Mr. Elusive? Matt Forte can't be confused as such


Mr. Elusive? Matt Forte can't be confused as such

The stat gurus over at Pro Football Focus continue to crunch numbers to determine next-level stats for the NFL and released new elusive ratings for running backs over the last three years.

As they explain it, the formula combines carries and receptions to reach a "ball-handling opportunities" figure. The, the total forced missed tackles in both categories are divided by that first number and then multiplied by yards per carry after contact and then by 100. Thus, it amounts to something like this:

(Missed tackles rushing missed tackles receiving)(rushes receptions) (Yards per carry after contactAtt. 100)

Bases on the above formula, the most elusive running backs over the last three years are Carolina Panthers backup Jonathan Stewart (58.8 rating) and Fred Jackson (53.3) of the Buffalo Bills. Meanwhile, Atlanta's Michael Turner (49.6) and Minnesota's Adrian Peterson (44.5) -- ranked third and fourth, respectively -- touch the ball far more often, which leads to a slight negative impact.

Former Bears RB Thomas Jones was the worst with a rating of 8.0.

So where does Forte fall? All the way down at No. 22 out of 47 with a 27.3 rating. He finds himself behind such backs as Seattle's Marshawn Lynch, Pierre Thomas of the Saints, Jason Snelling in Atlanta, Felix Jones of the Cowboys, Justin Forsett, Mike Tolbert, Donald Brown and Knowshon Moreno.

Check out all the numbers and the complete rankings by clicking here.

Morning Update: Cubs tie up World Series with Game 2 win; Bulls begin season against Celtics

Morning Update: Cubs tie up World Series with Game 2 win; Bulls begin season against Celtics

Here are some of the top headlines happening in the Chicago sports world today...

Cubs roll over Indians to even up World Series

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Jake Arrieta brings his A-game as Cubs even up World Series

5 Things to Watch: Bulls open season against Celtics

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Bears running back by committee still a work in progress as ground game languishes

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Cubs offense settling into World Series groove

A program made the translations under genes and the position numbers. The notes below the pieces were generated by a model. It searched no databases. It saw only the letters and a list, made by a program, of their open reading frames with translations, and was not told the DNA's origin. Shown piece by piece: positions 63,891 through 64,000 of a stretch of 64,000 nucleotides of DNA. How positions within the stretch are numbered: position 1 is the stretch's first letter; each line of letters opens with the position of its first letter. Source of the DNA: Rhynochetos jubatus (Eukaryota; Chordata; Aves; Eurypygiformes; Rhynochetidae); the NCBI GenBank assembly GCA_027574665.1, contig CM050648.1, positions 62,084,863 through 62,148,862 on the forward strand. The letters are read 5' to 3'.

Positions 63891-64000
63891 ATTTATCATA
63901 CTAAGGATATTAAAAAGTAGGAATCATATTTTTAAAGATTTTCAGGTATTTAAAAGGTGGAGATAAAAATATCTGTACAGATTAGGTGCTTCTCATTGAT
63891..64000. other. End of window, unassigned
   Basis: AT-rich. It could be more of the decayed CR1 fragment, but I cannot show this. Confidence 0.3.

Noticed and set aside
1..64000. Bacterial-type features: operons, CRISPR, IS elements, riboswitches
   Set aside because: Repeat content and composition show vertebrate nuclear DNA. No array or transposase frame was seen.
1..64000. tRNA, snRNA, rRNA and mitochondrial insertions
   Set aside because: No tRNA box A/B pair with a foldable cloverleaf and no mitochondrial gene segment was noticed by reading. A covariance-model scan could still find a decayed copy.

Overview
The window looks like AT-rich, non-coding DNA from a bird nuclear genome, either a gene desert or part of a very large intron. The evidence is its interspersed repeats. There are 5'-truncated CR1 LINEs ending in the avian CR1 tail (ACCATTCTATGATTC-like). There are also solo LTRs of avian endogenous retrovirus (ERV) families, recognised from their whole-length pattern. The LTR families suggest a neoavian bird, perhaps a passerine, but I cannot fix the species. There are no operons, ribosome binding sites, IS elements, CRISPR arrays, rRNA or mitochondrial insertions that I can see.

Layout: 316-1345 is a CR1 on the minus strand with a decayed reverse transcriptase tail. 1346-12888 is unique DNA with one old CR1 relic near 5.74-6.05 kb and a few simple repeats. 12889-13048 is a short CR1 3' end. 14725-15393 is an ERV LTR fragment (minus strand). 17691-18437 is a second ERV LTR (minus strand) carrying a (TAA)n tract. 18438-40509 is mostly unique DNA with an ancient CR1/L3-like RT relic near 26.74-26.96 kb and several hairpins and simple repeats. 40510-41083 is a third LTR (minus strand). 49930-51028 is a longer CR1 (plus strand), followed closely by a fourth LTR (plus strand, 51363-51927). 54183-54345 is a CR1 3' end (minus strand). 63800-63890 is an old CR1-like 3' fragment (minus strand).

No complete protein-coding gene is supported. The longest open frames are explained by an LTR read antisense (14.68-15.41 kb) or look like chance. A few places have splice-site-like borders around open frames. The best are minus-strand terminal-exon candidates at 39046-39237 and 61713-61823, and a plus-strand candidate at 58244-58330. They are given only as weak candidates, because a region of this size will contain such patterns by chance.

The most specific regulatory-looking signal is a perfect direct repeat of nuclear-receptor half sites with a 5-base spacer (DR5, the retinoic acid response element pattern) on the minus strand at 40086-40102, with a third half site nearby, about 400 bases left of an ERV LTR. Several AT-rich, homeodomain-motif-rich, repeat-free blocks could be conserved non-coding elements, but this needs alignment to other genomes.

Cubs offense settling into World Series groove

CLEVELAND - It doesn't take long for the 2016 Cubs to rebound.

Their American League-style lineup is just simply too talented to keep down for an extended period of time, especially with Kyle Schwarber now added back into the fold.

They Cubs hitters are so confident, they even left Progressive Field feeling good about themselves despite being shut out in Game 1 of the World Series.

The Cubs got on the board early Wednesday night, plating a run on the third batter of the game as Anthony Rizzo doubled home Kris Bryant.

"Take the momentum away. Take the crowd out of it," Bryant said. "It's nice to score first. Especially when you're the visiting team, to get out there and score within the first three batters is huge."

The early lead helped the lineup settle in and keep their foot on the gas for a 5-1 victory to take the series back to Wrigley Field tied one game apiece.

"Especially with a young lineup, I think when you see a few guys go up there and take some good quality at-bats, one happens after the other and the other guys seem to do the same thing," Ben Zobrist said. "It takes a lot of pressure off. When you see other guys having good, quality at-bats, you don't feel like you have to take pitches and you can be aggressive early on. 

"Oftentimes when you're aggressive in the zone is when you take the tough ones. We did a good job tonight laying off some good pitches. When they made mistakes in the zone, we really hit the ball hard. Even though we scored five runs, obviously we had a lot of baserunners on and we could've scored a lot more."

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Zobrist has a point.

The night after leaving nine runners on base and going 1-for-11 with runners in scoring position, the Cubs left 13 runners on base and tallied just three hits in 12 tries with runners in scoring position.

Between nine hits and eight walks, there were Cubs on base all game. Indians pitchers didn't retire Cubs hitters in order in an inning until the seventh.

The Cubs also forced the Indians to throw 196 pitches in nine innings and worked starter Trevor Bauer to 51 pitches through the first two frames.

"That was good for us," Bryant said. "We saw a lot of their bullpen, so we have a lot of information to learn from and hopefully use in the next game."

Anthony Rizzo summed up the lineup's mentality simply:

"Grind out at-bats, work the pitcher's pitch count up and get the next guy up," he said.

That "pass the baton" mentality is what drives this offense and after a brief lull in that regard in Los Angeles when they were shut out in back-to-back games in the NLCS, the Cubs leave Cleveland feeling pretty good.

"When we're able to [get pitch counts up], you can kinda feel it - our offense really feeds off of that," Zobrist said. "We believe that we're going to break through eventually."